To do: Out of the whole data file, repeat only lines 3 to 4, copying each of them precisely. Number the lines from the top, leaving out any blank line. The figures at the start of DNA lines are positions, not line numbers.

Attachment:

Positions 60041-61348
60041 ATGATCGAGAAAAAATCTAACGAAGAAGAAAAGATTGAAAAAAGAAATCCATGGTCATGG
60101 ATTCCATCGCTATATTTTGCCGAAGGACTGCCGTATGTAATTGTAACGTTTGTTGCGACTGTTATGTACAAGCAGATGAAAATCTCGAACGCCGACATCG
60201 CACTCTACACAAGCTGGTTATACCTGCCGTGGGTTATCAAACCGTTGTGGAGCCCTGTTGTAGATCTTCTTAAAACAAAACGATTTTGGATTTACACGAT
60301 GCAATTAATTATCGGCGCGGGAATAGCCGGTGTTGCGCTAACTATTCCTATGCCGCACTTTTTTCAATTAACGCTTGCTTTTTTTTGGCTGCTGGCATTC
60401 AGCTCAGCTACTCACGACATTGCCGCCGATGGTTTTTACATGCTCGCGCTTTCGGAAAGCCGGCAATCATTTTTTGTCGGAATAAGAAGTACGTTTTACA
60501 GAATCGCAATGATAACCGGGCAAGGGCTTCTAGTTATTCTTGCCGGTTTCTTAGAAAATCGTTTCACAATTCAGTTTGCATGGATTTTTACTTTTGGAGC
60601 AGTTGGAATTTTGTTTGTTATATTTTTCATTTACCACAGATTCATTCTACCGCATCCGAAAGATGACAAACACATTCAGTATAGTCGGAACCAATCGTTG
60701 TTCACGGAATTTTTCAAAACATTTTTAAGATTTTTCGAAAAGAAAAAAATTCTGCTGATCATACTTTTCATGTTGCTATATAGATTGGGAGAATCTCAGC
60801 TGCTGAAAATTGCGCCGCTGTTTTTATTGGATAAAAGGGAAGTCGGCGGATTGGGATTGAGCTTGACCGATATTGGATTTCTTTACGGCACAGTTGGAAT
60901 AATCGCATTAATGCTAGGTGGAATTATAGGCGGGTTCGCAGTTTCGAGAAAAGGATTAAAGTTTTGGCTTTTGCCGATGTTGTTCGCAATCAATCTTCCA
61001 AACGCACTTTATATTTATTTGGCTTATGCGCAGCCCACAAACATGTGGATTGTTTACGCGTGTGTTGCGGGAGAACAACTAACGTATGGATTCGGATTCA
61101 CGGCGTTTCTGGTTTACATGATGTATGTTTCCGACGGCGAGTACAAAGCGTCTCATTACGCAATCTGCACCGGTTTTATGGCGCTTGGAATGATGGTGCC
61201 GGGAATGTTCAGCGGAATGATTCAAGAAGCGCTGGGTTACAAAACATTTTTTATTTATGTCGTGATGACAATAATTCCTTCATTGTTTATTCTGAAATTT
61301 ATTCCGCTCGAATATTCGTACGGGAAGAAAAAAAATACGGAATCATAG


60101 ATTCCATCGCTATATTTTGCCGAAGGACTGCCGTATGTAATTGTAACGTTTGTTGCGACTGTTATGTACAAGCAGATGAAAATCTCGAACGCCGACATCG
60201 CACTCTACACAAGCTGGTTATACCTGCCGTGGGTTATCAAACCGTTGTGGAGCCCTGTTGTAGATCTTCTTAAAACAAAACGATTTTGGATTTACACGAT